World News

North Korea to hold mass games for first time in five years, tour group says

Posted June 19, 2018 11:09 p.m. EDT

— North Korea will hold its famous Mass Games for the first time in five years in September, a Western-run tour group told CNN.

Pyongyang's Mass Games have historically involved more than 100,000 performers participating in a grandiose, flamboyant blend of artistry and North Korean propaganda.

Simon Cockerell of the Beijing-based Koryo Tours told CNN that his partners in Pyongyang informed him the Mass Games would start on September 9, North Korea's national day, in the massive Rungrado May Day stadium.

The venue is believed to be the biggest in the world in terms of capacity. It can supposedly seat up to 150,000 people.

North Korea last held the Mass Games in 2013 to celebrate the] 60th anniversary of the armistice that ended hostilities in the Korean War.

No reason was given for the pause in the games, which happened on a semi-regular basis for about a decade before it was stopped, according to Cockerell.

Cockerell said the games had been rumored for some time, and tourists vising with his company had seen performers practicing their synchronized dancing all throughout Pyongyang, including the city's famed Kim Il Sung square.

This year's performance will be titled "Shining Fatherland," the name of a patriotic song performed by North Korean leader Kim Jong Un's favorite girl band, Moranbong, Cockerell said.

The celebration could be a sign that North Korea wants to welcome the international community inside its borders following the diplomatic rapprochement between Kim and United States President Donald Trump.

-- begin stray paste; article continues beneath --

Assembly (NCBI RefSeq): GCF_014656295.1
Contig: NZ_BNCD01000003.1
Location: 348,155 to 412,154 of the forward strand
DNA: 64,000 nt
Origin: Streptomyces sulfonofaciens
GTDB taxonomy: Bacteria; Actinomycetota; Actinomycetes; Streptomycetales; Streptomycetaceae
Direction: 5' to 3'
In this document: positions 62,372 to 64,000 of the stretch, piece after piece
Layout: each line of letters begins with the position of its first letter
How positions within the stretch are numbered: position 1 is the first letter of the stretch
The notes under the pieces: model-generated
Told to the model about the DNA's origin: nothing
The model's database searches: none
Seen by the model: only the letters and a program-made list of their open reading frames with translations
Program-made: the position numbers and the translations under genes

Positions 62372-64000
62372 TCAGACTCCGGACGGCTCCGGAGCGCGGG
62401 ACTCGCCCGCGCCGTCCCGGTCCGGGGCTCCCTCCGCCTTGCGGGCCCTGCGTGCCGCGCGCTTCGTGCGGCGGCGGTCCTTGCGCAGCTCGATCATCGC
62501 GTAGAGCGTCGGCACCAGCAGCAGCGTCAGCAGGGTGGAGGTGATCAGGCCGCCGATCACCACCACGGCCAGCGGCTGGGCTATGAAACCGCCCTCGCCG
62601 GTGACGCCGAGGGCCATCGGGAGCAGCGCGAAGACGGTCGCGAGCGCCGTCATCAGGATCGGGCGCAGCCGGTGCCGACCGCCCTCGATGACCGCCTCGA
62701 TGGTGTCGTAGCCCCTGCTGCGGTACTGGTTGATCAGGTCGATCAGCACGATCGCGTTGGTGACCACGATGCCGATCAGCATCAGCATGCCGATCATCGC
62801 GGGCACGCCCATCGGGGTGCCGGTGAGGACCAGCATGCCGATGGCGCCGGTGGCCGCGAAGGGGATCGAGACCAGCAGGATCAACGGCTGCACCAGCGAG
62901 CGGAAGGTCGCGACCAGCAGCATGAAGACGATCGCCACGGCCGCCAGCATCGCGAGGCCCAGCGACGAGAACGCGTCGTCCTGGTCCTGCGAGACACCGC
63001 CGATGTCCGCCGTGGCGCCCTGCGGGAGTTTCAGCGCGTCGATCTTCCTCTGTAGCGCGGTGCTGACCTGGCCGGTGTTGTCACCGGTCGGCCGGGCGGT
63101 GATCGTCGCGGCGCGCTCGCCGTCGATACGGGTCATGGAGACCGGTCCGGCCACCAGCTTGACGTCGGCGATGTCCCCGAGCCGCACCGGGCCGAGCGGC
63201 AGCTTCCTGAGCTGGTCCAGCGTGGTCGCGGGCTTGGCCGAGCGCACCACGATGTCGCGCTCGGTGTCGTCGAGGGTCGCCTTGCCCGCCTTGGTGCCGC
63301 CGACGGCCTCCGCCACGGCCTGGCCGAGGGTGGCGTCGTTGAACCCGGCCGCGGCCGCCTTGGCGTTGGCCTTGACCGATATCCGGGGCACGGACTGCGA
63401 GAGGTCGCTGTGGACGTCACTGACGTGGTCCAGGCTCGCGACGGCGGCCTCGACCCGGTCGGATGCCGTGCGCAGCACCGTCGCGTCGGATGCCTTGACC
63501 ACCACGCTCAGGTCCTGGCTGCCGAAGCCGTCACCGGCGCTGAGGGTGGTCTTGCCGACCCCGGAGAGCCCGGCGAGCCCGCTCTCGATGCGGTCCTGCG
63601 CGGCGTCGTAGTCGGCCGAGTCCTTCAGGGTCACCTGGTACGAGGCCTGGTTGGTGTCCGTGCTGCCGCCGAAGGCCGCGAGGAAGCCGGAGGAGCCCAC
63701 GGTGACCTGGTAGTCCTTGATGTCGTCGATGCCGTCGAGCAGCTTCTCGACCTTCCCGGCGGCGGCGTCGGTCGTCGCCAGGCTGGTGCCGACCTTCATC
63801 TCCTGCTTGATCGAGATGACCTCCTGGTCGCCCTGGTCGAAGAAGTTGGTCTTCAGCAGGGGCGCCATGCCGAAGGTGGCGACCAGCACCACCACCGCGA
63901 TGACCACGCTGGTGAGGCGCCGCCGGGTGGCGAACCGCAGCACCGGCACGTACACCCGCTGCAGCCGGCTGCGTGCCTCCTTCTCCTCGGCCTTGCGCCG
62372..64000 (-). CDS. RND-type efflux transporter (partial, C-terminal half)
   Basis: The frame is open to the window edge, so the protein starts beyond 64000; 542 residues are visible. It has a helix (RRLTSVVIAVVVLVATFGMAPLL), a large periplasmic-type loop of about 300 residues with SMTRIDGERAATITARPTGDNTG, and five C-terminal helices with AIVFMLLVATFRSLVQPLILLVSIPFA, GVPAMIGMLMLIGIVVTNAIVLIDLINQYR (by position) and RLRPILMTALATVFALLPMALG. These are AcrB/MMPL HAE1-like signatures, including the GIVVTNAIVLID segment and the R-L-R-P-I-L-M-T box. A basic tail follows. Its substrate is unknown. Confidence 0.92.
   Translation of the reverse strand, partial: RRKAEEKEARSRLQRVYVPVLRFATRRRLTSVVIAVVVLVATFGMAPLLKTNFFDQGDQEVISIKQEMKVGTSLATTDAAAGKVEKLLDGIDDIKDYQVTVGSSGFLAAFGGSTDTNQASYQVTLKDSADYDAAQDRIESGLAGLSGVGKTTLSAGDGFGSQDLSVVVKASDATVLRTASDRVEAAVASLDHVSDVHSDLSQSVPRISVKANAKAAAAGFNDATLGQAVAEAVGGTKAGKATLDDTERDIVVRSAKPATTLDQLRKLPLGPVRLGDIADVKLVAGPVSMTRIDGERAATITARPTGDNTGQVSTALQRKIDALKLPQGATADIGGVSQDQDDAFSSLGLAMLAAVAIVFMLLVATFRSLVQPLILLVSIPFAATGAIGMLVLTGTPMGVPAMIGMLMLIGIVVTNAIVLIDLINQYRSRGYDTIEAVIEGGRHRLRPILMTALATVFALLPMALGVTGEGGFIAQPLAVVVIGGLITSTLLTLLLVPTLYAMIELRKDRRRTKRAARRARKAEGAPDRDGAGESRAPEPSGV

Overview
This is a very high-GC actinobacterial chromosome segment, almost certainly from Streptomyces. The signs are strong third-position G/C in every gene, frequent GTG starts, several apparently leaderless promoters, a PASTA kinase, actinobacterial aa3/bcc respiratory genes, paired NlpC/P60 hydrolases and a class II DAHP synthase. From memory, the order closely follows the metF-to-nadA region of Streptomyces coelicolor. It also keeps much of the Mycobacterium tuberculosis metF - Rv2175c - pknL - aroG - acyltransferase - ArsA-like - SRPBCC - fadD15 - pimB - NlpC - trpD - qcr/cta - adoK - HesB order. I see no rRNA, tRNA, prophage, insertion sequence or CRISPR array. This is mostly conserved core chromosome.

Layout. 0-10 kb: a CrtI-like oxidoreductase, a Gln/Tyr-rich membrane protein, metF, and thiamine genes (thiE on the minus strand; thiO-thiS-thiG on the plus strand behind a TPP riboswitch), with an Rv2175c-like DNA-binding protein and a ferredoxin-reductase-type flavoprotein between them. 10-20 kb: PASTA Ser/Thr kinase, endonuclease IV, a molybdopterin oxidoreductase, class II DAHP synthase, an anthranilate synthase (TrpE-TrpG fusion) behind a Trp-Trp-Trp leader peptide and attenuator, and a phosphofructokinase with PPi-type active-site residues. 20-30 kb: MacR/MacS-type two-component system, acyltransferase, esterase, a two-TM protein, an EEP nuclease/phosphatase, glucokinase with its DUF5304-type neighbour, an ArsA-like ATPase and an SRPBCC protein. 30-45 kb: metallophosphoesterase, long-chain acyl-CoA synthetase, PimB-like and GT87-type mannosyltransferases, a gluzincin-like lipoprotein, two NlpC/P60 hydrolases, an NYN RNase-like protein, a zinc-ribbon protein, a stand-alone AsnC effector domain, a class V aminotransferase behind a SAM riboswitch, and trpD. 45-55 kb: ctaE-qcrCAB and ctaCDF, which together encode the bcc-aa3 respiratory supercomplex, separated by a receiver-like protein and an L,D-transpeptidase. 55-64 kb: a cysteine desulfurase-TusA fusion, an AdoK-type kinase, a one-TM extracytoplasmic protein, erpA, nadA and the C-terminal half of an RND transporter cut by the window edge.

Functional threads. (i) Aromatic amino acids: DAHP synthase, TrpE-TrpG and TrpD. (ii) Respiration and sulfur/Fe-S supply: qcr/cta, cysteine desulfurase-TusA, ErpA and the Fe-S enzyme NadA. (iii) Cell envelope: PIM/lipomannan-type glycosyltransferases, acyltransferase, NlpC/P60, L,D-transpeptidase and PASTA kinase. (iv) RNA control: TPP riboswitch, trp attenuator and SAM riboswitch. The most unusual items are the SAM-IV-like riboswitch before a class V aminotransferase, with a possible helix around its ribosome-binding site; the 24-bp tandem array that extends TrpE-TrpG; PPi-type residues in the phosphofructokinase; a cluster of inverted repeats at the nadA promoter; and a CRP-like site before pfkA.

Kim and Trump made history at their June 12 summit in Singapore, becoming the first sitting leaders of their countries to meet face-to-face.

Trump said he developed a "special bond" with Kim as he pitched him the advantages of opening up North Korea and accepting foreign investment in return for giving up his nuclear weapons.

Trump said at the summit he will visit Pyongyang "at a certain time," but Cockerell said it's unlikely the US President would attend the Mass Games.

Though foreign leaders like former Chinese President Jiang Zemin and former US Secretary of State Madeleine Albright have attended previous Mass Games, the performances are a celebration of Korean history as seen by Pyongyang -- which is virulently anti-American.

Cockerell said his company has seen at least one sign in North Korea is toning down its rhetoric when it comes to disparaging Washington.

A tour group at the demilitarized zone that divides North and South Korea noticed that a gift shop that is usually filled with all kinds of anti-American paraphernalia on sale had none on display.

"It's easy to read too much into it, but things happen for a reason there and no one person in that shop would have decided to remove it," he said.

Cockerell said that his company has received an uptick in inquiries about visiting Pyongyang for the Mass Games.

"For us it's quite big, it's a big draw in tourists and it hasn't happened in five years," he said.

Most Americans, however, cannot attend. The US government barred the vast majority of its nationals from visiting North Korea following the death of Otto Warmbier, a university student who was arrested in the country while visiting with Koryo Tours and detained for months.

Warmbier was released to the US in a vegetative state and died just days after touching down on American soil.

The North Koreans said Warmbier contracted botulism while in prison and slipped into a coma. His doctors in the United States said that assessment was inaccurate.